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Literary N.Y.C. in the '60s : NEW YORK DAYS, By Willie Morris (Little, Brown: 400 pp., $24.95)

September 05, 1993|Michael Swindle | Michael Swindle, a free-lance writer based in New Orleans, grew up in Mississippi

"I came to the city, and it changed my life."

With this deceptively simple sentence, Willie Morris begins "New York Days," a book he offers as sequel to "North Toward Home," his "autobiography in mid-passage" published a quarter of a century ago.

The city, of course, is New York City, the Big Apple, or, as Morris called it in his earlier book, "The Big Cave." And the life that was changed had not exactly been an uneventful one: an idyllic childhood and adolescence in Yazoo City, Miss., pop. 7,000, from which town spread northward the fecund and vast and enigmatic Mississippi Delta, which has been called the "most Southern place on Earth," with all the good baggage (the land, the people) and bad baggage (race) a phrase like that must travel with; college years in the early 1950s at the University of Texas, where by his senior year he was courting not only beauty queens but also controversy as the nonconformist editor of the "Daily Texan" in those days of the "silent majority"; and in 1960, after four years as a Rhodes Scholar, returning to the Lone Star State to assume the editorship of "The Texas Observer," a free-wheeling newspaper that tangled regularly with the oil and gas big-boys and hard-nosed politicians, including then-Senator Lyndon Baines Johnson.

In this second memoir, Morris takes us into the heady literary world of New York City in the 1960s--"a time in which everyone seemed to know everyone else and where everything of importance seemed to happen first"--but his story of those days doesn't move in a strictly linear way. Like memory itself, the narrative indulges tangents here and there, or circles back to embellish certain episodes, before plunging onward in a prose style at times approaching the Biblical.

He summons up boyhood memories of Yazoo City during World War II, or his days at Oxford, where on one particular afternoon the Joshua Reynolds stained-glass windows in the chapel off the quadrangle were almost destroyed because of the author's passion for baseball.

The primary focus, however, is on his years at Harper's, the country's oldest magazine. He went to work for that venerable publication in 1962, and was groomed to take over the helm. In the spring of 1967, at the age of 32, he became the eighth editor of the magazine, the youngest in its (then) 117-year history.

Speaking of his predecessor, Jack Fischer, Morris says he was "known throughout publishing circles in the city, among contributors around the country, for his parsimony, which may have been one reason why a disproportionate number of Harper's articles were written by rich people, diet faddists, housewives, dilettantes who indulged in quaint foreign travel, and verbose retired professors and diplomats, too often grindingly arid."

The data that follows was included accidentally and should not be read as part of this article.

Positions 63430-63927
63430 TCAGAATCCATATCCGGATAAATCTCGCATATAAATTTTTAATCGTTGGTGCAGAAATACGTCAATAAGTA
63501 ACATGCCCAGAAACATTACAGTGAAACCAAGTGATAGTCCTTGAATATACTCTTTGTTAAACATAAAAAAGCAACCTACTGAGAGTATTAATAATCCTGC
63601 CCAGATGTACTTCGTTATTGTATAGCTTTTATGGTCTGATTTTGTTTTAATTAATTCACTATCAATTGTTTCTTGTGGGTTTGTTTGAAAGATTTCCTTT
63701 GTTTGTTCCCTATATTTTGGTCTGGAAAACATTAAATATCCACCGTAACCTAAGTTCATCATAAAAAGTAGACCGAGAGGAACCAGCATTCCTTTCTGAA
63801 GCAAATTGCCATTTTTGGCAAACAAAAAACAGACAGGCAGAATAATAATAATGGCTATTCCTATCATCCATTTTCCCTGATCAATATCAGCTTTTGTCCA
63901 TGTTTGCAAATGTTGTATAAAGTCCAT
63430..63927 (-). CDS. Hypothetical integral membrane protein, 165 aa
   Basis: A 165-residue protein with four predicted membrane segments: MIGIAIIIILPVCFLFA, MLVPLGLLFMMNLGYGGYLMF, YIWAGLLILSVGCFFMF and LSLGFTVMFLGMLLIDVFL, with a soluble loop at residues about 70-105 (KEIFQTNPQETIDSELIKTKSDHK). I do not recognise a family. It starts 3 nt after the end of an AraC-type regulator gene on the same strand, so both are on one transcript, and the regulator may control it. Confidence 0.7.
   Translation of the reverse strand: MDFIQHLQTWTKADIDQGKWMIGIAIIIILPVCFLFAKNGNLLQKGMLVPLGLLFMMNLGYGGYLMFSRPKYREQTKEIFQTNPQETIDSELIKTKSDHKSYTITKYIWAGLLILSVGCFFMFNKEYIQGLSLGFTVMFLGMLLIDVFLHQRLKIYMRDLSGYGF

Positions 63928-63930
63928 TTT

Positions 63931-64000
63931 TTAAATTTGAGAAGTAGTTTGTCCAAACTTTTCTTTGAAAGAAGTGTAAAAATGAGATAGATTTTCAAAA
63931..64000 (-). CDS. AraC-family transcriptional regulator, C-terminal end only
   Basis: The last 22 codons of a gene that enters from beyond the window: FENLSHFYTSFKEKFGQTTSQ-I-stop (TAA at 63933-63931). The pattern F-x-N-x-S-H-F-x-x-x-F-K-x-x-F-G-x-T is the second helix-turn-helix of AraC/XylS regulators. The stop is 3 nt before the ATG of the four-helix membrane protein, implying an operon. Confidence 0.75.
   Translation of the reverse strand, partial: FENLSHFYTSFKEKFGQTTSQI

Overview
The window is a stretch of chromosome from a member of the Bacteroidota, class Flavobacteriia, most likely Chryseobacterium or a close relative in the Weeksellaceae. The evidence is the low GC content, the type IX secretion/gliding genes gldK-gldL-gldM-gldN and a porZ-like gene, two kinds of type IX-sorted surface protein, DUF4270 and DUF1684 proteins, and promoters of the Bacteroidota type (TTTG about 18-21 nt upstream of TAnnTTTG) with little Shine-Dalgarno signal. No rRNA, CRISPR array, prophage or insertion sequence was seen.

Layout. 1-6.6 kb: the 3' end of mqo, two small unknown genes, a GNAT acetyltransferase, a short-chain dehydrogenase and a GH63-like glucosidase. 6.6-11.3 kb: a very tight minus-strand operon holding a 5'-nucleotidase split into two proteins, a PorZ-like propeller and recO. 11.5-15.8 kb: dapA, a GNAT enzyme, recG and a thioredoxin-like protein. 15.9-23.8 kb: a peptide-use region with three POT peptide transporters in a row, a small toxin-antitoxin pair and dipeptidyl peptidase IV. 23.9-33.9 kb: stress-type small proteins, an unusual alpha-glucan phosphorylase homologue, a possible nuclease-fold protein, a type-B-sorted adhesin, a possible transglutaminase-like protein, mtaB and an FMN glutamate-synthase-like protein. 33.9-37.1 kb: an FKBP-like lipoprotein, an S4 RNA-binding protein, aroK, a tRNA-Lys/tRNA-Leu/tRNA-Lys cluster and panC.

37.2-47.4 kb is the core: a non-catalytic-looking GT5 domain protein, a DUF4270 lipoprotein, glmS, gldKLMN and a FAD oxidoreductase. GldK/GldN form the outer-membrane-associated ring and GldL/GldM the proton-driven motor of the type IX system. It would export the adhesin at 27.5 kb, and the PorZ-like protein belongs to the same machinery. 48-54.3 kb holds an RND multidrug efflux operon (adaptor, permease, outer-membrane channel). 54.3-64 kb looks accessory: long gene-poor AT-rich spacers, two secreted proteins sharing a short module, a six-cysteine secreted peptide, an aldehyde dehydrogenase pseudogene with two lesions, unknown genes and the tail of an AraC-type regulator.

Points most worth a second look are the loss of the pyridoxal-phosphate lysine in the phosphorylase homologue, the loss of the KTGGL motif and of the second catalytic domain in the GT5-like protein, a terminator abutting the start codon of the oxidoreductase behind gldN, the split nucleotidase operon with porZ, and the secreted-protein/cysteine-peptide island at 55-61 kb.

That situation would change in a big way under Morris' editorship. His vision was of a magazine "that had to be read, to take on the 'Establishment,' to assume the big dare, to move out to the edge, to make people mad, to edify and arouse and entertain, to tell the truth."

To help him realize this mission, Morris hired four contributing editors, "a euphemism for staff writers": 33-year old David Halberstam, who had already made a name for himself writing about the Vietnam War for the New York Times and would go on to greater fame as one of the major writers of his generation, probably best known for his "The Best and the Brightest," which had its genesis at Harper's; the outrageous Texan, Larry L. King, whose many intimate and moving and hilarious essays for Morris were collected in book form, and who later became a zillionaire with his play, "The Best Little Whorehouse in Texas"; Brooklyn native John Corry, a former reporter for the New York Times, who had a fascination with the '60s and an uncanny ability to write about that decade's various manifestations from an unpredictable angle; and Marshall Frady, a preacher's son from Georgia, who had worked for Time and the Saturday Evening Post and whose political portrait, "Wallace," remains a classic on the aberrations of Southern politics.

A list of the other writers Morris attracted to Harper's reads like a Who's Who in American Letters. Among their number were George Plimpton, James Dickey, Bernard Malamud, Arthur Miller, Robert Penn Warren, Walker Percy, Larry McMurtry, C. Vann Woodward, Alfred Kain, Pauline Kael, John Updike, Truman Capote, Herbert Gold, Jerzy Kosinski, Joan Didion, Philip Roth, William Styron, Irwin Shaw, W. H. Auden, Gay Talese, Joe McGinnis, Seymour Hersh, J. Anthony Lukas, Robert Coles and Bill Moyers (Morris' old classmate at the University of Texas).

And by no means last or least, Norman Mailer, who is tied inextricably to Morris' destiny at Harper's.

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